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This booklet is intended to accompany your camera s manual. While you need basic supplies for your camera to function properly and gear to keep your equipment safe, quality images are not all about the latest and greatest technology. They re about learning new techniques and improving the ones you already know.


Before the Shot 2 During the Shot 3 After the Shot 5 Kids & Pets 7 People in Context 8 Appreciate the Classics 9 A Little Motivation 10 Contact Back Cover








Each time you raise your camera to your eye, ask yourself a very important question: How long do I have to get this picture? The answer is very important and will determine how much preparation you can put into the image as well as how many chances you have to retake the picture. A grandmother reading a story to a child will likely stay that way for at least a few minutes.

A sled zipping down a hill will be there and gone in just a few seconds.

Take a second to look for little details that could be distracting. While the child is the main focus of the image, the water bottle on the bench is a small detail that is very noticeable.

By removing the bottle, the viewer s attention is drawn to the child without any distraction.

Watch the background for objects or details that could interfere with the image. By taking a small step to the left before taking the picture, the conicting element is separated from the primary subject.

In this family picture it appears there is a tree growing out of the boy s head.



While you are capturing an image, remember to think about composition. While you may see a scene in a certain way, the image will not necessarily convey that feeling. You will need to include details you feel are necessary while excluding those that could detract from the image.

In the left image, it is unclear what this man is doing. The lined object on the right side of the frame is distracting and unrecognizable. In the image on the right, the microphone is a point of focus and easy to understand. It is now clear that the man is singing.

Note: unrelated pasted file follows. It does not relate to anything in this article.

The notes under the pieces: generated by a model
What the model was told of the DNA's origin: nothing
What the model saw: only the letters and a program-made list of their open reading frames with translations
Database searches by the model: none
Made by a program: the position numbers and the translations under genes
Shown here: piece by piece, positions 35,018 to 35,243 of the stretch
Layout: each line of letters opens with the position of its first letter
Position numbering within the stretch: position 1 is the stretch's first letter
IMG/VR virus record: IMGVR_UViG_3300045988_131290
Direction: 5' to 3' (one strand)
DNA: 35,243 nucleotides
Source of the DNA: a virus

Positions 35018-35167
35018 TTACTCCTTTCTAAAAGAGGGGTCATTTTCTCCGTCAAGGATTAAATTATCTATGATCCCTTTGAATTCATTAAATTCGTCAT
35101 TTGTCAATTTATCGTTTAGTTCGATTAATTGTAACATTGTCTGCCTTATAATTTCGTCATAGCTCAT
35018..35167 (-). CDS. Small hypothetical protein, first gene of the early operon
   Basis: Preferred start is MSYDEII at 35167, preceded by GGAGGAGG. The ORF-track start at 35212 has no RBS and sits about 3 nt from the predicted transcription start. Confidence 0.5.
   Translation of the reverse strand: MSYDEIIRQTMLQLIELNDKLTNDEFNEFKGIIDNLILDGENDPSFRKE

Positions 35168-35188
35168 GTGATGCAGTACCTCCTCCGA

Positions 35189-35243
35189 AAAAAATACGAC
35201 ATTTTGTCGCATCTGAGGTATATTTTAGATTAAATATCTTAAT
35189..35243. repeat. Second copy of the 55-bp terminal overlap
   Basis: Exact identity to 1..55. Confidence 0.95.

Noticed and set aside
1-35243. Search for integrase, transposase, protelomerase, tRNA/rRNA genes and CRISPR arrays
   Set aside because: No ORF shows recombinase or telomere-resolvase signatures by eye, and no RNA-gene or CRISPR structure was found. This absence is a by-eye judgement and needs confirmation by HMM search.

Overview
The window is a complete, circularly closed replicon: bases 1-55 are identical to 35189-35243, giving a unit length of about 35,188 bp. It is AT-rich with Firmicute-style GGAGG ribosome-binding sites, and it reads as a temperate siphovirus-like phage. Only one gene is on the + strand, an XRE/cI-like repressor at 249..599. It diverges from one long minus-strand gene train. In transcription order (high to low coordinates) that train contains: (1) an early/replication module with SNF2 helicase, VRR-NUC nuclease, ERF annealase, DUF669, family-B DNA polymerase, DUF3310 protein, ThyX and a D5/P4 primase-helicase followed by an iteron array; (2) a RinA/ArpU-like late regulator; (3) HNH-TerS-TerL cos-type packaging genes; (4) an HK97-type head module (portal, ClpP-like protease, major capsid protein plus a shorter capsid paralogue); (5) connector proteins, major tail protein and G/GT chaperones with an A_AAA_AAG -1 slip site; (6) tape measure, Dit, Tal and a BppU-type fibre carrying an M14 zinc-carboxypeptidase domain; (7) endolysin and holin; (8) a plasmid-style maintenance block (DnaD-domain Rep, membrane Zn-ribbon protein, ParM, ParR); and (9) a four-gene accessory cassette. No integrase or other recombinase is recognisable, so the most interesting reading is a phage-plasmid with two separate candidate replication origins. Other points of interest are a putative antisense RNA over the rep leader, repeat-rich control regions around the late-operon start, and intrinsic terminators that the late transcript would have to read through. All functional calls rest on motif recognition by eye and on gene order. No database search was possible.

In many situations, you will have the option to show more or less of your intended subjects. Different compositions can have different effects on the final image.

A wide-framed image can show a setting or provide extra context about the what is happening. A close-framed image can have a more personal, intimate feeling. 3


In addition to framing your subject based on the content in the image, there are many fundamental composition techniques that can have a drastic effect on the overall picture. Two of the most common options relate to the amount of information in an image. In this case, both images are clearly recognizable as a skyline. However the image on the left is filling the frame with detail, whereas the image on the right is making use of empty space to make the city seem less imposing.

Another common technique is the use of symmetry. In the image on the left, the two tall trees balance each other on opposite sides of the image, framing the cloud in the center. On the right, only one tree is shown, giving the clouds more significance in the composition.



The only way to get better is to try new techniques. Capturing an image is only the first step. What you do after is equally as important. Now that you have captured the image as you envisioned it, photograph the same subject, but in a different way. Try changing your depth of field. A shallow focal plane can change an image and give more focus to the main subject.

A wide focal length can exaggerate depth and give an image a comical feel.

Changing your subject in relation to the direction of light can have a dramatic effect.



Changing the distance from your subject can have a dramatic eect on the ďŹ nal image. It can also remind you not to miss the big picture or the little details.